Twenty-eight-year-old Kansas University doctoral student Omar Razaghi wins a grant to write a biography of Latin American writer Jules Gund. Omar must get through to three people who were ...
See full summary »
Set in 1930s Shanghai, where a blind American diplomat develops a curious relationship with a young Russian refugee who works odd -- and sometimes illicit -- jobs to support members of her dead husband's aristocratic family.
This fictionalized story, based on the family life of writer James Jones, is an emotionless slice-of-life story. Jones here is portrayed as Bill Willis, a former war hero and now successful... See full summary »
Twenty-eight-year-old Kansas University doctoral student Omar Razaghi wins a grant to write a biography of Latin American writer Jules Gund. Omar must get through to three people who were close to Gund; his brother, widow, and younger mistress, so he can get authorization to write the biography. Written by
Marisa_Gabriella, edited by Krystal Frauendienst
Although the story is supposed to take place in Uruguay, when Pete goes to pick up Portia back from school, she gets off an orange-and-white school bus (typical from Argentina) with the inscription "Partido de Punta Indio" on the side. Punta Indio is one of the "partidos" (counties) of Buenos Aires province, in Argentina. See more »
James Cameron's elegant, wistful novel THE CITY OF YOUR FINAL DESTINATION has been well transitioned to the screen by Ruth Prawer Jhabvala and director James Ivory: in so many ways this film brings a host of fond memories of all of the films made by the members of Merchant Ivory films. It has the same sense of grace of transporting one culture into another, of examining interpersonal relationships as they are tied to etiquette and tradition and family, and the chances we take in the name of self-fulfillment and love. It is a mood piece and a delectable offering for the brain.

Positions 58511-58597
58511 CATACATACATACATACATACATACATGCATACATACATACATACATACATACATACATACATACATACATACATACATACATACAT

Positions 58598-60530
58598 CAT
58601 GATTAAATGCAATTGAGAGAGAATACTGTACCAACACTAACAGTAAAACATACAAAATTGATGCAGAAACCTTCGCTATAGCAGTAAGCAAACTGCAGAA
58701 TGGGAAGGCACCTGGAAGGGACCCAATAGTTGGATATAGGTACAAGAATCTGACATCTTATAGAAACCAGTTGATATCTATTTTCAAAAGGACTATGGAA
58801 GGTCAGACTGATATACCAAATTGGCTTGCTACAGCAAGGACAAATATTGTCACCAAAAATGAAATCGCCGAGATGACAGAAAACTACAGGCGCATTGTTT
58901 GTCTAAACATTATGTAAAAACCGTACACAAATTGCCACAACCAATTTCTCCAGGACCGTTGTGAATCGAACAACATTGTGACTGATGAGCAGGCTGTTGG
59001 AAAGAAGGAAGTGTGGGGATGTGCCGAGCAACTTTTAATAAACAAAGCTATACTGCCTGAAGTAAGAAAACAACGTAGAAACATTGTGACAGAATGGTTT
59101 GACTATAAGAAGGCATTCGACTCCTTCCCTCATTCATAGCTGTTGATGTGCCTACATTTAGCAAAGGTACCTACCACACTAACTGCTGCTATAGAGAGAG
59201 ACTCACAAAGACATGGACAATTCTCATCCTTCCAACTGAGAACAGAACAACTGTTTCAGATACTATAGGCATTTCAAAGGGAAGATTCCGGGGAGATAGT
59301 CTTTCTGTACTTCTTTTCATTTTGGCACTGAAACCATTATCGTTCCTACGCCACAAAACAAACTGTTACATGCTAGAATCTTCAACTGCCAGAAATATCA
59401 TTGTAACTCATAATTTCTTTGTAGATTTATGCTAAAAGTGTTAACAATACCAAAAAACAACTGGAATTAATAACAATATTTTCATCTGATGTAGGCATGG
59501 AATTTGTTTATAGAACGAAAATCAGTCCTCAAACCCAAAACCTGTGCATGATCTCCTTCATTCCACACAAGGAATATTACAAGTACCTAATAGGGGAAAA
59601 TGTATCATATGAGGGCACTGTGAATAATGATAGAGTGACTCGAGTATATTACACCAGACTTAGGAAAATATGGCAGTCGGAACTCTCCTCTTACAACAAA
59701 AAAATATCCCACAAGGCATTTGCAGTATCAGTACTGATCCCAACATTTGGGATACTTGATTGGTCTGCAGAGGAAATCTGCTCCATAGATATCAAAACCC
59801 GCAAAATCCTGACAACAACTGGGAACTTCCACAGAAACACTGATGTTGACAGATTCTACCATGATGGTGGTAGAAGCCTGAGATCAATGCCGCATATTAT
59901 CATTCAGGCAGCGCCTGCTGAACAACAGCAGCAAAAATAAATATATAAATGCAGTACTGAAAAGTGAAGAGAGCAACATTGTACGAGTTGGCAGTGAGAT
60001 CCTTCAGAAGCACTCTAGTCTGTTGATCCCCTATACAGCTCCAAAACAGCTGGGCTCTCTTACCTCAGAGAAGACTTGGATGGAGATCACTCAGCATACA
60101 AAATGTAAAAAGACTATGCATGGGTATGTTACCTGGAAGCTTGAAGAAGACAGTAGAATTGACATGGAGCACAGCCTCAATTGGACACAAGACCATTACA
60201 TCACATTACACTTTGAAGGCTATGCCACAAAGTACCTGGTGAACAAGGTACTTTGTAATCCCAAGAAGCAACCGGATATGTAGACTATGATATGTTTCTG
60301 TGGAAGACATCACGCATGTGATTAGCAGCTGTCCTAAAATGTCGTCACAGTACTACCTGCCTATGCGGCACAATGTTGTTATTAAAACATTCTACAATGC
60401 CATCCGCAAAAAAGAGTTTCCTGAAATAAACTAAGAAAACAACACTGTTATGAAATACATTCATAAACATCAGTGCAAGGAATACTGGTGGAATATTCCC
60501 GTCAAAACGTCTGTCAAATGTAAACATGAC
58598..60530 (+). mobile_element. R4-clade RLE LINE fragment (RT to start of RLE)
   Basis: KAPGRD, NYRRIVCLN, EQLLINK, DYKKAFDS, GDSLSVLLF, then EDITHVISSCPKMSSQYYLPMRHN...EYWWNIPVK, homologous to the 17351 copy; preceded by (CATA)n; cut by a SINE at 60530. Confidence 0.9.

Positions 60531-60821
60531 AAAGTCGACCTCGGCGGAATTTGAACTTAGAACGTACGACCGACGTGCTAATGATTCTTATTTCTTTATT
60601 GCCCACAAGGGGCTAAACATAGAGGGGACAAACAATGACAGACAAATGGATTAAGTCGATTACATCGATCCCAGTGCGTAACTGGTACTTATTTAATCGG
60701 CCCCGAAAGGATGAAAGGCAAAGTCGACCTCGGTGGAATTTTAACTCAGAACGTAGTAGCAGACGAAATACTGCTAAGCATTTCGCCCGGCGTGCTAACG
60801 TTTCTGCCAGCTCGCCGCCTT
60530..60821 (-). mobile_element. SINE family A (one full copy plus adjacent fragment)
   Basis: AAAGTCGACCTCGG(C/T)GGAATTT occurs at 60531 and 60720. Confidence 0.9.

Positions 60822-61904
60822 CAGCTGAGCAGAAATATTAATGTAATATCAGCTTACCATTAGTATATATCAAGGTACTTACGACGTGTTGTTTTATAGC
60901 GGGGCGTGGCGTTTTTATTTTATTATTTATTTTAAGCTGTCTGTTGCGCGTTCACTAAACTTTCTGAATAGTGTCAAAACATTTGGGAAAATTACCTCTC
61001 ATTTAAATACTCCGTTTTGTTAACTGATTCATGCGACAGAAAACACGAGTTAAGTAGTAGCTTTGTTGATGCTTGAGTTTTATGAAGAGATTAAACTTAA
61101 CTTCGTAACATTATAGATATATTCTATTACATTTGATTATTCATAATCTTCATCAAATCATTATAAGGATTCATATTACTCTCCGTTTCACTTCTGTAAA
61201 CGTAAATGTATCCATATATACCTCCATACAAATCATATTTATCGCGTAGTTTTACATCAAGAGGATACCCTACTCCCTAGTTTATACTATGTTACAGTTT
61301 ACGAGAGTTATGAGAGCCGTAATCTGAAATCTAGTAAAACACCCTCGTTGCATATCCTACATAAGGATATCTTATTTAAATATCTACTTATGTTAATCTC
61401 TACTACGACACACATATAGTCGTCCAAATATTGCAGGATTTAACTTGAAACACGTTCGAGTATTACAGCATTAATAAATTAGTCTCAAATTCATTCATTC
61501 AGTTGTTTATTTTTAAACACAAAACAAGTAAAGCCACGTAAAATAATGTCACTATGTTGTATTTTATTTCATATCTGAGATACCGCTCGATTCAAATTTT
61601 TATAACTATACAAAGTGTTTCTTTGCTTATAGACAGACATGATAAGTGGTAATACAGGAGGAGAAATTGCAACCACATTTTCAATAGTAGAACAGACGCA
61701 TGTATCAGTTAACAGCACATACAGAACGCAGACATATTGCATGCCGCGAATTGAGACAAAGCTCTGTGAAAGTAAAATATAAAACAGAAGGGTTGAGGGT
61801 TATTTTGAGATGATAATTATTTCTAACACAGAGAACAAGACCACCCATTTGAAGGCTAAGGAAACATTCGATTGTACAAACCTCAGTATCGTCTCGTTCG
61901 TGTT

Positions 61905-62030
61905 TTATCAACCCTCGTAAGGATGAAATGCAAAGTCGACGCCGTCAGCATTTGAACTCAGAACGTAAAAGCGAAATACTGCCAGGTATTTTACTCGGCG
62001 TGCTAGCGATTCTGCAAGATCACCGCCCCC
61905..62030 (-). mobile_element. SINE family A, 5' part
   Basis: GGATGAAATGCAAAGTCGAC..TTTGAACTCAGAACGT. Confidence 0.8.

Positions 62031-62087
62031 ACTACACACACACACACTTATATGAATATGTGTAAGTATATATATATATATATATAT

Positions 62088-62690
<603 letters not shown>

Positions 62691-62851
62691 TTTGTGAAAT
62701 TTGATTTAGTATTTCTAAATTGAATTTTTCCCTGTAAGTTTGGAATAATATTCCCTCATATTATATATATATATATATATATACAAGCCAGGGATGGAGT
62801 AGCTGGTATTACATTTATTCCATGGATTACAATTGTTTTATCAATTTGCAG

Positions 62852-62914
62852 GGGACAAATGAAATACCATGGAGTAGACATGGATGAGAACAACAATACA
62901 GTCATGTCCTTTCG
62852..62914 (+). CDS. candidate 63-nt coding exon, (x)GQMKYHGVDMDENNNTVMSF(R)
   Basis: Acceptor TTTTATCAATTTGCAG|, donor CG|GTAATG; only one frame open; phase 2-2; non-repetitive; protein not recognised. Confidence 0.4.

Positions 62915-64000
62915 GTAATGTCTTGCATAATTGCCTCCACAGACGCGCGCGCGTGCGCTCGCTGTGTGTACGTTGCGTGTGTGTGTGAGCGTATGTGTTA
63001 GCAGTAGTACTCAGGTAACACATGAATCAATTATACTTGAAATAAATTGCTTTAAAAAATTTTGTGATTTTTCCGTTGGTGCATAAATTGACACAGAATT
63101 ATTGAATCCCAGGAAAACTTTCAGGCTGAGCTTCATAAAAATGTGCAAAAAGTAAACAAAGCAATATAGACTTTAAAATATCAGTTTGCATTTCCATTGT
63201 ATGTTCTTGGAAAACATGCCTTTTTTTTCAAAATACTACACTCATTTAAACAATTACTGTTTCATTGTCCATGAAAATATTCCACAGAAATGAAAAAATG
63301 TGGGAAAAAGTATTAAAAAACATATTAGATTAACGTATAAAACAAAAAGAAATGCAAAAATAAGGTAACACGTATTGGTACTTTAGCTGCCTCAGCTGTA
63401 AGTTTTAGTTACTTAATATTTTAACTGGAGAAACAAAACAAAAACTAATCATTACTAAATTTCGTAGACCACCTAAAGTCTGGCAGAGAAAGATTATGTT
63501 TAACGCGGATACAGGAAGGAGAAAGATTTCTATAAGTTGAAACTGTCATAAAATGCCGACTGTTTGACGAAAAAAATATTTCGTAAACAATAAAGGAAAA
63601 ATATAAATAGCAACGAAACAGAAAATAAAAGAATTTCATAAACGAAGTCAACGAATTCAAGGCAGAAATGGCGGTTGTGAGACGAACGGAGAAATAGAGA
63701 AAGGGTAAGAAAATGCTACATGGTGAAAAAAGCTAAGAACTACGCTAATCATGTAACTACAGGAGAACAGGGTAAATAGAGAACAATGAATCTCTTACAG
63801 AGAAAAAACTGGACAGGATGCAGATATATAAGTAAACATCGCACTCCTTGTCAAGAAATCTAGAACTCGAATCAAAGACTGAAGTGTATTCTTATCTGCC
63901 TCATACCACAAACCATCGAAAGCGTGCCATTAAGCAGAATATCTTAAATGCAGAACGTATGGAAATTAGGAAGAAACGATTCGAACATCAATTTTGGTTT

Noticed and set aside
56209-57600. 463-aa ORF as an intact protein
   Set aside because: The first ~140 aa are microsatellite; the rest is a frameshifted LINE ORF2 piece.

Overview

Omar Razaghi (Omar Metwally) is a postgraduate student and instructor at a Colorado College, living in a tenuous relationship with Deirdre (Alexandra Maria Lara), and delaying his desire to write his PhD thesis -a proposed biography of deceased novelist Jules Gund. He is unhappy with his life, frustrated that his thesis committee will not approve of his dissertation unless he has the family of Jules Gund's permission to write the biography. After a little nudge from a colleague he decides to travel to Uruguay - without Deirdre - to gain permission from the Gund family to proceed. Deirdre, hurt because Omar wants to go without her, insists that Omar travel to Uruguay: this may his only chance to step out of the life whose rut he is in and move on to higher means.
Omar journeys to Uruguay where he meets the Gund 'family' - Gund's gay brother, Adam (Anthony Hopkins) and his lover of 25 years Pete (Hiroyuki Sanada); former wife Caroline (Laura Linney); and Arden (Charlotte Gainsbourg), Gund's mistress and mother of Gund's daughter, Portia. Though greeted with hospitality it is clear that the family, as executors of Gund's estate, refuse to give Omar permission. Omar is invited to live with the Gund's until he can make arrangements to return to the US, but the visit is extended, allowing for changes to insert in the family unity as each one slowly agrees to allow Omar to write the biography. Omar has a fall, is recovered by Arden (Deirdre flies to Uruguay for support but senses the change in Omar's feelings with Arden), and during his recovery Omar awakens to what he really wants in life - love, beauty, and the freedom to express himself in all matters.
In the manner of fine story telling, there are excellent moments of passion, and comedy, and a fine dissection of family life in all its permutations. The cast is uniformly excellent, composed of such a stellar group of actors. This is a quiet adagio of a film, filled with charm, elegant cinematography by Javier Aguirresarobe, and fine music - both from the classics and from contemporary writing by Jorge Drexler. This film retains the 'Merchant Ivory': and that says enough! Grady Harp, August 10
19 of 22 people found this review helpful.
Was this review helpful to you?